[T]here are dangers ahead. One is that America will be incapacitated and paralyzed by Mueller’s investigation and the suspicions — this partly explains the stock market’s big fall on Wednesday — and foreign powers may take advantage of this to undertake their own mischief. I would worry about Russia in both Ukraine and the Baltic countries, and we must make clear that we will work with allies to respond in kind.
        Another danger is the risk of an erratic, embattled, paranoid leader at home who feels that he may be going down the tubes anyway. In domestic policy, presidents are constrained by Congress and the courts about what damage they can cause, but in foreign policy a president has a largely free hand — and the ability to launch nuclear strikes that would pretty much destroy the world.
        In 1974, as Richard Nixon’s presidency was collapsing, he was drinking heavily and aides worried that he was becoming unstable. Fearing what might go wrong, Nixon’s defense secretary, James Schlesinger, secretly instructed the military not to carry out any White House order to use nuclear weapons unless confirmed by him or Henry Kissinger.
        This was unconstitutional. And wise.
        Schlesinger also prepared secret plans to deploy troops in Washington in the event of problems with the presidential succession.
        We don’t know how Trump will respond in the coming months, and let’s all hope for smooth sailing. But as with Schlesinger’s steps, it’s wise to be prepared.
        There have been calls for Trump aides to resign rather than ruin their reputations, but I hope the grown-ups — H. R. McMaster, Jim Mattis, Dina Powell, John Kelly, Rex Tillerson — grit their teeth and stick it out. The White House has never needed more adult supervision.
        The cabinet has the constitutional power to remove a president by majority vote under the 25th Amendment (if the president protests, this must be confirmed by two-thirds of each chamber of Congress). Such a vote is unlikely, but in the event of a crisis like the one Schlesinger envisioned, it would be essential.
        I hope that cabinet members are keeping one another’s cellphone numbers handy in case an emergency meeting becomes necessary for our nation.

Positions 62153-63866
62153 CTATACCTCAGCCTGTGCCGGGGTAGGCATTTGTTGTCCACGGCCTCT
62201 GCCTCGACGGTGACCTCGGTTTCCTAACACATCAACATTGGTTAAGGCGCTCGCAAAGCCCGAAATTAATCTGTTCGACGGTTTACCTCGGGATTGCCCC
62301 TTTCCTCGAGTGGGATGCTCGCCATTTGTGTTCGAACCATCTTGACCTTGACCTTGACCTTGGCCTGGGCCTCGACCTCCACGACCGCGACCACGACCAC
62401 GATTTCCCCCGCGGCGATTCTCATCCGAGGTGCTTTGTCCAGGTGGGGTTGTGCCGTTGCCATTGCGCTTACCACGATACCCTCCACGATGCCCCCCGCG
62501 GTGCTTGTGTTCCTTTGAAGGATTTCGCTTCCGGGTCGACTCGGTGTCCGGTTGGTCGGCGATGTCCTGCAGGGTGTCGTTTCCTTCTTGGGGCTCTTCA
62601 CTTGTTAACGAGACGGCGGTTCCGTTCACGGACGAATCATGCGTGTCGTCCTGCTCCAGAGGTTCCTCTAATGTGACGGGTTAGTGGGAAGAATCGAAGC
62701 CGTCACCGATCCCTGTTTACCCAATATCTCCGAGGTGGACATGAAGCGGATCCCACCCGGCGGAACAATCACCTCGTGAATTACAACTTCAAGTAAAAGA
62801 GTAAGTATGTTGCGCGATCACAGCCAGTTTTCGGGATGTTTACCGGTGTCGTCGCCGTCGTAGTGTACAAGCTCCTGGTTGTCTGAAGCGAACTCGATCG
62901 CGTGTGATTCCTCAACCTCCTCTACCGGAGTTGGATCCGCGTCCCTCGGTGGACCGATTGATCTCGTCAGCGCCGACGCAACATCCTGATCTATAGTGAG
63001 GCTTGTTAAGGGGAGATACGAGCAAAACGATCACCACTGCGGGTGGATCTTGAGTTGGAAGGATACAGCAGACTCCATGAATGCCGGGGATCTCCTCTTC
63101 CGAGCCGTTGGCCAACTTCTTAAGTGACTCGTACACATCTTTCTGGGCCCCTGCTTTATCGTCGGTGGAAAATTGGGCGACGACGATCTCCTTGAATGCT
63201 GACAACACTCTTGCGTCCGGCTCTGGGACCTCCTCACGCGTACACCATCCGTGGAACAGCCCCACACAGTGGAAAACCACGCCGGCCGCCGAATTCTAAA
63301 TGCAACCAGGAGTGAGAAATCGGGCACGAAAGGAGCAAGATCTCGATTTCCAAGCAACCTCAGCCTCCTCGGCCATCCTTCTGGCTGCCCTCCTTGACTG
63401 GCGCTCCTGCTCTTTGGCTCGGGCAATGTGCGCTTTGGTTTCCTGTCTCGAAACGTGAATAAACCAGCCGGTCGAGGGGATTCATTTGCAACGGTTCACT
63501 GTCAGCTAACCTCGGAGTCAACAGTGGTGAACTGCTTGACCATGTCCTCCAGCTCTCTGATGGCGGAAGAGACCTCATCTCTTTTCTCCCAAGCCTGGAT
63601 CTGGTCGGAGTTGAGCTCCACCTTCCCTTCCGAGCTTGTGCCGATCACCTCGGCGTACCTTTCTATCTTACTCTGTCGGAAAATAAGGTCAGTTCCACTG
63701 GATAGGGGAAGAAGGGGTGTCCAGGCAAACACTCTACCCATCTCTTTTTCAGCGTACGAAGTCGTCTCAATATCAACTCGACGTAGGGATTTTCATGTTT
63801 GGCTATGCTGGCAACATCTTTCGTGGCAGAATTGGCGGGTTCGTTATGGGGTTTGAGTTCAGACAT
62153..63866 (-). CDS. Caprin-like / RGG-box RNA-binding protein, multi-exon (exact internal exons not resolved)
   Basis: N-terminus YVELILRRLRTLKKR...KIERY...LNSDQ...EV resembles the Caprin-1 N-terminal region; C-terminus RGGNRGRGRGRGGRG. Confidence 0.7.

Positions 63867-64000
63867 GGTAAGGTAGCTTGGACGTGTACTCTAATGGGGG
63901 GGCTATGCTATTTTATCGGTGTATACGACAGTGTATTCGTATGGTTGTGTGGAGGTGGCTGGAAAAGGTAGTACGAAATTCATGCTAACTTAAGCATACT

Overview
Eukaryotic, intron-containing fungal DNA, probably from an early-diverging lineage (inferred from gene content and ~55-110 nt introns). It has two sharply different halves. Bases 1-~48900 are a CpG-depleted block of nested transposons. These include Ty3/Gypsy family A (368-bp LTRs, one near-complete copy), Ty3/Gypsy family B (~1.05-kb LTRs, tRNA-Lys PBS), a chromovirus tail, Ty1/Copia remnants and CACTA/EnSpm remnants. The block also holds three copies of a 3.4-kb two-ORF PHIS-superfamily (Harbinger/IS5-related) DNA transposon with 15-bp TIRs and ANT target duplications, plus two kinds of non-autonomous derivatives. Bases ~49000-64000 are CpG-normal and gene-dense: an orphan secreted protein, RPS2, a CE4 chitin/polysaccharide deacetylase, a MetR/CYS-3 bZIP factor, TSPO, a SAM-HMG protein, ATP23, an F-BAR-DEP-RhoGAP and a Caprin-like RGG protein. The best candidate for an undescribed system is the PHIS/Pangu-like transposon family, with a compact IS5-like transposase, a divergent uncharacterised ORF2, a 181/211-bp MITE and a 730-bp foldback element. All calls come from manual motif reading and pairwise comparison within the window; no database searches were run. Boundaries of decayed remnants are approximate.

3. Trump doesn’t act like a child? “4-Year-Olds Don’t Act Like Trump,” by Alison Gopnik, New York Times, May 20. Excerpt:

    The analogy is pervasive among his critics: Donald Trump is like a child...
        But the analogy is profoundly wrong, and it’s unfair to children....
        Four-year-olds care deeply about the truth...Of course, 4-year-olds, as well as adults, occasionally lie. But Mr. Trump doesn’t just lie; he seems not even to care whether his statements are true.
        Four-year-olds are insatiably curious...Mr. Trump refuses to read and is bored by anything that doesn’t involve him personally.
        Four-year-olds can pay attention...They pay special attention to events that contradict what they already believe. Mr. Trump refuses to pay attention to anything that clashes with his preconceptions.
        Four-year-olds understand the difference between fantasy and reality...Mr. Trump seems to have no sense of the boundary between his self-aggrandizing fantasies and reality.
        Four-year-olds have a “theory of mind.”...Mr. Trump contradicts himself without hesitation and doesn’t seem to recognize any conflict between his past and present beliefs.
        Four-year-olds, contrary to popular belief, are not egocentric or self-centered...Mr. Trump displays neither empathy nor altruism, and his egocentrism is staggering.
        Four-year-olds have a strong moral sense...Mr. Trump admires authoritarian leaders who have no compunctions about harming their own people.
        Four-year-olds are sensitive to social norms and think that they and other people should obey them...Mr. Trump has time and again shown his contempt for norms of behavior in every community he has belonged to.

  4. Well this will teach me to catch up on Moristotle by reading most current postings first. My apologies, Morris, for invoking the "five-year-old" Trump prognosis (in my comments to your May 22 article): your last tidbit above blows that rationale to smithereens. You are exactly right: children behave much better than Trump does. Nonetheless, I still don't want him impeached until we have a decent alternative. Although Pence probably won't start a nuclear war, he will likely advance the GOP agenda much more swiftly than would Trump. Thanks for these great excerpts!

    1. Eric, we can rationalize by allowing that the five-year-old Trump was not the mature child cited in the article, and he has never grown up.